The Subject Was Roses (1968)

107 mins | Drama | 1968

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HISTORY

Filmed in New York City and Spring Lake, New ... More Less

Filmed in New York City and Spring Lake, New Jersey. More Less

CAST
PRODUCTION CREDITS
NAME
PARENT COMPANY
DISTRIBUTION COMPANY
NAME
CREDITED AS
CREDIT
DIRECTORS
2nd unit dir
Asst dir
PRODUCERS
Assoc prod
WRITER
PHOTOGRAPHY
Dir of photog
Cam op
ART DIRECTOR
Art dir
FILM EDITOR
Film ed
SET DECORATORS
Set dec
Master scenic artist
COSTUMES
MUSIC
Mus comp & cond
MAKEUP
Makeup supv
Hairdresser
PRODUCTION MISC
Prod supv
Scr supv
Head carpenter
Key grip
Key grip
Prop master
SOURCES
LITERARY
Based on the play The Subject Was Roses by Frank D. Gilroy (New York, 25 May 1964).
SONGS
"Who Knows Where the Time Goes," music and lyrics by Sandy Denny, sung by Judy Collins
"Albatross," music and lyrics by Judy Collins, sung by Judy Collins.
PERFORMER
DETAILS
Premiere Information:
New York opening: 13 October 1968
Copyright Claimant:
Edgar Lansbury Productions
Copyright Date:
17 September 1968
Copyright Number:
LP36115
Physical Properties:
Sound
Color
Metrocolor
Duration(in mins):
107
Country:
United States
Passed by NBR:
No
SYNOPSIS

Young veteran Timmy Cleary returns to his Bronx home at the end of World War II and is soon disillusioned to find his parents' marriage filled with discord, quarreling, and recriminations. Previously his mother Nettie's pride and joy, Timmy now establishes rapport with his salesman father, John, and attempts to reconcile his parents without taking sides. While returning to the apartment after a day with his father at the family's summer cottage, Timmy picks up a bouquet of roses for Nettie and suggests that John take credit for the idea. Nettie is deeply touched by the gift and joins her men for a nightclub tour of Broadway; later, however, John's drunken attempts at lovemaking disgust her, and she smashes the vase of roses, whereupon he tells her that it was Timmy who bought them. The next morning, John is angered to learn that Timmy no longer attends Sunday mass and leaves for church alone. After Timmy accuses Nettie of trying to make him side with her against John, she disappears for awhile to collect her thoughts but later returns home to find a worried and accusing John quarreling with their half-drunk son. Aware that everyone shares blame for their domestic situation, Timmy decides the next morning that he must leave home to make a life of his own. Although saddened by his announcement, both parents realize it is best for him, and when he changes his mind at the last minute, John insists that he go. United at least temporarily by Timmy's parting, the family has breakfast ... +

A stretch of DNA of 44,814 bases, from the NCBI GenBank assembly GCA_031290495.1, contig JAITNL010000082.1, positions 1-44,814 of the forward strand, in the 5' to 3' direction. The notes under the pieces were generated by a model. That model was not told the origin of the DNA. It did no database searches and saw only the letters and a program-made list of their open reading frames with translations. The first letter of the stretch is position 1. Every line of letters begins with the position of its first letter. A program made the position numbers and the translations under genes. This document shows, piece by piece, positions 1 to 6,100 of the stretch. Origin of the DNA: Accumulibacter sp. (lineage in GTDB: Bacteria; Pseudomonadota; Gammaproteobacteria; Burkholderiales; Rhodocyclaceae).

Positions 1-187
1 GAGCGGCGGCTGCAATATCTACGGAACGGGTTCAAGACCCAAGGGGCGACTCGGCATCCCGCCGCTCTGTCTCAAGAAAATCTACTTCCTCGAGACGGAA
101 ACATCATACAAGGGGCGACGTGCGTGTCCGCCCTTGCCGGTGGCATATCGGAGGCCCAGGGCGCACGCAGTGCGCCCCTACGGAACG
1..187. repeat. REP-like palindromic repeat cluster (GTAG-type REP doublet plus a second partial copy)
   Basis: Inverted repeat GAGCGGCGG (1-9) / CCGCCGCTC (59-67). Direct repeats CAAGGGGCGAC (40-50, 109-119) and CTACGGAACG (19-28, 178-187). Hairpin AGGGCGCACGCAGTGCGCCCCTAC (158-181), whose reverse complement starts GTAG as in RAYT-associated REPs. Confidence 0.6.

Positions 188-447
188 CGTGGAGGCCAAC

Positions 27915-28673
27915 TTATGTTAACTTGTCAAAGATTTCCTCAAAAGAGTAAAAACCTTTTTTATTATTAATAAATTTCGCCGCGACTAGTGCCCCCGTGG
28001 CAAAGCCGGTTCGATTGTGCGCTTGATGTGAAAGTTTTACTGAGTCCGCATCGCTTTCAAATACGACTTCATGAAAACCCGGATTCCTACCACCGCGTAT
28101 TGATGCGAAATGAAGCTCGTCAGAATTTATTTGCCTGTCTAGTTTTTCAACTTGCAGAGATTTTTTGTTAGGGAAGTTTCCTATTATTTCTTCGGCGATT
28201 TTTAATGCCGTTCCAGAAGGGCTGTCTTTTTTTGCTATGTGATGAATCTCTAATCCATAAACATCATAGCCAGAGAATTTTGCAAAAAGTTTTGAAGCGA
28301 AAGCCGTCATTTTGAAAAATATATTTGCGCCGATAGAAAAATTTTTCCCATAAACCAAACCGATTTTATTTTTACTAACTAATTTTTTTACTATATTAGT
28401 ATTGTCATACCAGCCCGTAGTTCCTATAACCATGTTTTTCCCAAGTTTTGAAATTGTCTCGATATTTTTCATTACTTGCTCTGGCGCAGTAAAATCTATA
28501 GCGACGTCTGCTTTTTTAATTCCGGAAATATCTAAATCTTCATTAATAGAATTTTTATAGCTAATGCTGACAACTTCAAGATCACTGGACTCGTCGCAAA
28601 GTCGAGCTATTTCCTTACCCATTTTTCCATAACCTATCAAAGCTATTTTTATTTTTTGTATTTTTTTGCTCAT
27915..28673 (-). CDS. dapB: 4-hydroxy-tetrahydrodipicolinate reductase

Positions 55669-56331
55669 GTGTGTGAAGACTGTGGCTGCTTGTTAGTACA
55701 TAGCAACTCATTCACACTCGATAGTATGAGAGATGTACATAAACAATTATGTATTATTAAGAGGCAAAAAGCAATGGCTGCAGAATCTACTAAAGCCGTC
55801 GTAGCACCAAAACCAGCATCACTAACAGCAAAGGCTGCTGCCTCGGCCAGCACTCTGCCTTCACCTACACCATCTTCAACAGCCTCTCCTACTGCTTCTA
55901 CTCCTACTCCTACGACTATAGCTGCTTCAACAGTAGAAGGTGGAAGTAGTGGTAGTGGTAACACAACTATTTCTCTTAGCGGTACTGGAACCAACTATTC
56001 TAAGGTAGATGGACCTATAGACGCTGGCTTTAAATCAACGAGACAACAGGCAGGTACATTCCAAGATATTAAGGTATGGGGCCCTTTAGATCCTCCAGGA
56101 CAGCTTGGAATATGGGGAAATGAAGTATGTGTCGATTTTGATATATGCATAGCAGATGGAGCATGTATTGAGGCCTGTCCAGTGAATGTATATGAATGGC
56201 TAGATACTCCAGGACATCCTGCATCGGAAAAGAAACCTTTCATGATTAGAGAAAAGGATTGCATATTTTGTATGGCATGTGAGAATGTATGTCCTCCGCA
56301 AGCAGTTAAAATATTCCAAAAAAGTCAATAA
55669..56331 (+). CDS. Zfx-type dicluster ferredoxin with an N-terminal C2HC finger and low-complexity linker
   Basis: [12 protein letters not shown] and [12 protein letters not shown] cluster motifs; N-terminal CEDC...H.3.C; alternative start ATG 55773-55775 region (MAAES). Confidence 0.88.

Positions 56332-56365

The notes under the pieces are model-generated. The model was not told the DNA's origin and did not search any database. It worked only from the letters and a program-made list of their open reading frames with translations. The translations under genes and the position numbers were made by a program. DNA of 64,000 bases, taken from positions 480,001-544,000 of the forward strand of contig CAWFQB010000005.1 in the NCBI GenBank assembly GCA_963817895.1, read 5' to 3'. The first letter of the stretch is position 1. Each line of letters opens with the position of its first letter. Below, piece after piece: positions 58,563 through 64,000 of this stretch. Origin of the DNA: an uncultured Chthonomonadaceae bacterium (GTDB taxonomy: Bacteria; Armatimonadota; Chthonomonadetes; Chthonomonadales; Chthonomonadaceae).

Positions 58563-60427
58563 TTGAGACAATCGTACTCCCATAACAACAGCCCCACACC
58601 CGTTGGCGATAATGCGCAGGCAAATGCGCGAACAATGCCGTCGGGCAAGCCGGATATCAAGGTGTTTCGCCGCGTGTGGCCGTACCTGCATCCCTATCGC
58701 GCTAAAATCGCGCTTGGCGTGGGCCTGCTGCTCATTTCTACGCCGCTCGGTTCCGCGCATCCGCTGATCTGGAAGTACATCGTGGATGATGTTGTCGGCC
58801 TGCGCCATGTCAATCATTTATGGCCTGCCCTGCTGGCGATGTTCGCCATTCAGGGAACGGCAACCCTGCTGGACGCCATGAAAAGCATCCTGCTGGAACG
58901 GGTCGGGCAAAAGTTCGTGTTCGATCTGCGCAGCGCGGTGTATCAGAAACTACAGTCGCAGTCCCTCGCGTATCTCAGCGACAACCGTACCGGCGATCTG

Young veteran Timmy Cleary returns to his Bronx home at the end of World War II and is soon disillusioned to find his parents' marriage filled with discord, quarreling, and recriminations. Previously his mother Nettie's pride and joy, Timmy now establishes rapport with his salesman father, John, and attempts to reconcile his parents without taking sides. While returning to the apartment after a day with his father at the family's summer cottage, Timmy picks up a bouquet of roses for Nettie and suggests that John take credit for the idea. Nettie is deeply touched by the gift and joins her men for a nightclub tour of Broadway; later, however, John's drunken attempts at lovemaking disgust her, and she smashes the vase of roses, whereupon he tells her that it was Timmy who bought them. The next morning, John is angered to learn that Timmy no longer attends Sunday mass and leaves for church alone. After Timmy accuses Nettie of trying to make him side with her against John, she disappears for awhile to collect her thoughts but later returns home to find a worried and accusing John quarreling with their half-drunk son. Aware that everyone shares blame for their domestic situation, Timmy decides the next morning that he must leave home to make a life of his own. Although saddened by his announcement, both parents realize it is best for him, and when he changes his mind at the last minute, John insists that he go. United at least temporarily by Timmy's parting, the family has breakfast together. +

Legend
Viewed by AFI
Partially Viewed
Offscreen Credit
Name Occurs Before Title
AFI Life Achievement Award

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